The rat in the can effect

Spread the love

To find out more about the rat in the can effect, you can read this book: The Tangled Wing: Biological Constraints on the Human Spirit by Mel Konner, where I think it is described. Here, I will summarize it, in simplified form. If you seriously need to know about this in more detail, do more research and don’t rely entirely on what I say here.

Once upon a time there was a psychology research lab looking into stress. They did this experiment:

Get two distinct samples of rats, as identical as they can be, in every way but one. For one group, do nothing special. For the other group, have an undergraduate volunteer arrive daily and spend a fixed amount of time cuddling with the rat, saying nice things to it, petting it, etc.

At intervals before, during, and after this period, give the rats a standard test like you do. This test involves placing the rat by itself on a floor bound by four steep walls. the floor is divided into many tiles, each just a few inches across. At regular intervals, record which square the rat is in. Over time, one can draw as sort of map showing where the rat spent most of its time.

Non-cuddled rats were found to do what rats usually do in this test. They spend more of their time around the edges of the floor, near the walls. This is what rats do, spending their time moving along walls and in shadows out of fear.

The cuddled rats, on the other hand, spent their time more or less randomly across the floor, and were also observed to spend more time looking up and around on their hind limbs.

Interpretation: If you give rats loving care they become well adjusted human toddlers. Therefore, if you give human toddlers loving care, they also become well adjusted human toddlers.

Some time later, a different research group, or maybe the same research group after a few beers, became suspicious of those findings, and decided to have another look at rats.

They performed the same exact experiment, but with one change. Instead of an undergraduate volunteer showing up daily to cuddle half the rats, the volunteer simply picked the rat out of the cage, placed it in an empty coffee can, put the lid on the can, and shook the can around a bit. Not enough to harm the rat, but enough to freak it out.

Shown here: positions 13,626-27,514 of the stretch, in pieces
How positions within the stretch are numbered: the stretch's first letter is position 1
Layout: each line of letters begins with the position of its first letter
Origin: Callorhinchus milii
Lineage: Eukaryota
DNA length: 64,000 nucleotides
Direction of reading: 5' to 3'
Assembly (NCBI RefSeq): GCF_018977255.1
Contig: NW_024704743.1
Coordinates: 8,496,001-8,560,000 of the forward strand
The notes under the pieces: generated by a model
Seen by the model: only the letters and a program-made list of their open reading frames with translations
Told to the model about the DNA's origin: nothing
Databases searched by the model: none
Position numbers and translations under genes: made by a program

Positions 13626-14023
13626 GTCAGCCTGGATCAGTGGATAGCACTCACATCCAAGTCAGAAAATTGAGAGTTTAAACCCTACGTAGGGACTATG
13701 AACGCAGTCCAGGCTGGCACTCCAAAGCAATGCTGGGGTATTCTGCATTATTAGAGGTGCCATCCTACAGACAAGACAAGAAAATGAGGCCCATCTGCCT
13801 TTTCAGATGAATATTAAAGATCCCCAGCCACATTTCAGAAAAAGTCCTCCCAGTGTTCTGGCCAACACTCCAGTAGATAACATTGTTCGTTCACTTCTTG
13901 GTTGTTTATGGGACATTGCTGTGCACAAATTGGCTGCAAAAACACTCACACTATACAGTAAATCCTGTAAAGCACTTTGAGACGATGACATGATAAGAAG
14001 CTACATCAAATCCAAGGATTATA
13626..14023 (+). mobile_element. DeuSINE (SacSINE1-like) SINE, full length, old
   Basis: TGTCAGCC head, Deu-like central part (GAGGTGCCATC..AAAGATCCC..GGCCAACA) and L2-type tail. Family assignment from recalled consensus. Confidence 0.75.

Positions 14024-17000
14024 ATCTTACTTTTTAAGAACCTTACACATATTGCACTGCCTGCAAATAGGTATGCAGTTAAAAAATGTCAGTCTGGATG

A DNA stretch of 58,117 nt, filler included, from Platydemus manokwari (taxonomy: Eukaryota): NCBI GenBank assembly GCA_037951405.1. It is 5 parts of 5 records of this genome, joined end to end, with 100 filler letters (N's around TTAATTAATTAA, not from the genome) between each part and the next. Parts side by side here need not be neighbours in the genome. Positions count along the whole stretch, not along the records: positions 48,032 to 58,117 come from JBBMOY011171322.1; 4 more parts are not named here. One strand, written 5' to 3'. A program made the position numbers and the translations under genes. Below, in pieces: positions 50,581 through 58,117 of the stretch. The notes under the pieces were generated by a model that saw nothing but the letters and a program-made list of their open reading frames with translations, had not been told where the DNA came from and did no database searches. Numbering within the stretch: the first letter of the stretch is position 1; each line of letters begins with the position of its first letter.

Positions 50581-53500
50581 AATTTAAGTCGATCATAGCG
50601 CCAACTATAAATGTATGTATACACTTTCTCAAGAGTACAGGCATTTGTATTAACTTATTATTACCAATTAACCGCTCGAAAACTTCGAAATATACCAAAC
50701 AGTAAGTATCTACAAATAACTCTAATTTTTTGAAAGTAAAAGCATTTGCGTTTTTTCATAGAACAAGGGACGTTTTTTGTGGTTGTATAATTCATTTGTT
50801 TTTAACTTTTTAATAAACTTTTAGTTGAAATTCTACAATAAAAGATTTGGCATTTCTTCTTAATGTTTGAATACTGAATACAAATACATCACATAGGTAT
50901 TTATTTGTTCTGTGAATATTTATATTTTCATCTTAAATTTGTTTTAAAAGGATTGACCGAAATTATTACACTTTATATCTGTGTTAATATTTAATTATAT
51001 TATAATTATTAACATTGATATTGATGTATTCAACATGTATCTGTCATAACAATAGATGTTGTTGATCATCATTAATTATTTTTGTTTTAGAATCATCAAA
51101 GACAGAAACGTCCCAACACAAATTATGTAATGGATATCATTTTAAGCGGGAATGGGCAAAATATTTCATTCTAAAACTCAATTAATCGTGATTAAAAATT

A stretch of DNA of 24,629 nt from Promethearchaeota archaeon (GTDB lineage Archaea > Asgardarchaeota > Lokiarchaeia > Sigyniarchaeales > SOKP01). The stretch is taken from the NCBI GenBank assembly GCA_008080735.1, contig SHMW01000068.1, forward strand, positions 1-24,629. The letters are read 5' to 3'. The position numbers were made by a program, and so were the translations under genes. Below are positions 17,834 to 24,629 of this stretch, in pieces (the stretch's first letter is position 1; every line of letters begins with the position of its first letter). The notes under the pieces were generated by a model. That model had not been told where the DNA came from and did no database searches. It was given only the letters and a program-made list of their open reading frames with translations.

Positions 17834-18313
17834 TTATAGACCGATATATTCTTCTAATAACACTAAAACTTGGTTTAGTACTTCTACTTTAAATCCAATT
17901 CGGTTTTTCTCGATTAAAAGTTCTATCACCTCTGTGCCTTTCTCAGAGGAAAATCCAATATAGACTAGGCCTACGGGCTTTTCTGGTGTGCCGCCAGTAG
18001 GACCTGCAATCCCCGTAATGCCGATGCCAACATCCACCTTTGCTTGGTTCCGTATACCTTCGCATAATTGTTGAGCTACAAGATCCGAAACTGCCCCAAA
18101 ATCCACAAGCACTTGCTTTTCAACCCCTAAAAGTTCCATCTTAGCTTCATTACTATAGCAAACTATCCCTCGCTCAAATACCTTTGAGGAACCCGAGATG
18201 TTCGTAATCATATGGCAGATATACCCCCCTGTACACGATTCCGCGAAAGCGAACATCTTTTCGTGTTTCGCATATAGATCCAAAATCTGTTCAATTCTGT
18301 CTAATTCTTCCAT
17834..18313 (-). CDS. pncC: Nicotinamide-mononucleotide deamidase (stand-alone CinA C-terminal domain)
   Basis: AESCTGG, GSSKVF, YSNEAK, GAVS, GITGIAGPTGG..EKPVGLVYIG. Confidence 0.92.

After the same time had passed with this treatment, the rats were tested in the same way.

The rat-in-the-can rats, the ones shaken around like Folgers, had the same change as the cuddled rats, showing little stress or fear, not hugging the walls as rats normally do, and being curious and looking around more than normal.

Interpretation: Being picked up by an undergraduate, held in the hands, touched with the other hand, made noise at, maybe occasionally brought near the mouth for a kiss, is a rat’s worst nightmare. The giant predator has come out of nowhere, captured you, and is certainly going to eat, crush, or otherwise abuse you. Every day For days. Or, being picked up and shaken in a can every day, day after day, is in the end very very stressful.

Either way, the rat becomes over-acclimatized to stress, and beings to exhibit the utterly abnormal behavior of not avoiding further attacks by predators.

Meta-conclusion: Although endocrine systems in humans and rats are very similar and behave in similar ways, rats and humans are not very similar and at the level of the whole organism, do not behave in similar ways.


Spread the love

2 thoughts on “The rat in the can effect

  1. Could it be that rats just crave some non-lethal attention (or novelty) from people to lose their natural skulking behavior? Being shaken up in a can might just be a thrill ride for a rat. They’re pretty sturdy animals after all.

  2. Certainly not related but brought to mind by the “shaken in a can” bit:

    There was a Peanuts cartoon (four or five panels, a short one) many years ago that began with Linus, Charlie Brown, and Snoopy strolling down the sidewalk. CB was telling Linus about a nature show he’d seen where the mother lion (if i recall correctly) would get her cubs to behave by grabbing the back of their neck and gently shaking them. Linus replied “I don’t see how that could do any good.” In the penultimate panel Snoopy grabbed Linus by the back of the neck and shook him vigorously. The final panel showed the three of them walking, with “vibration lines” indicating Linus’ unsteady gait. He is saying “But it’s possible it could work.”

Leave a Reply

Your email address will not be published.

This site uses Akismet to reduce spam. Learn how your comment data is processed.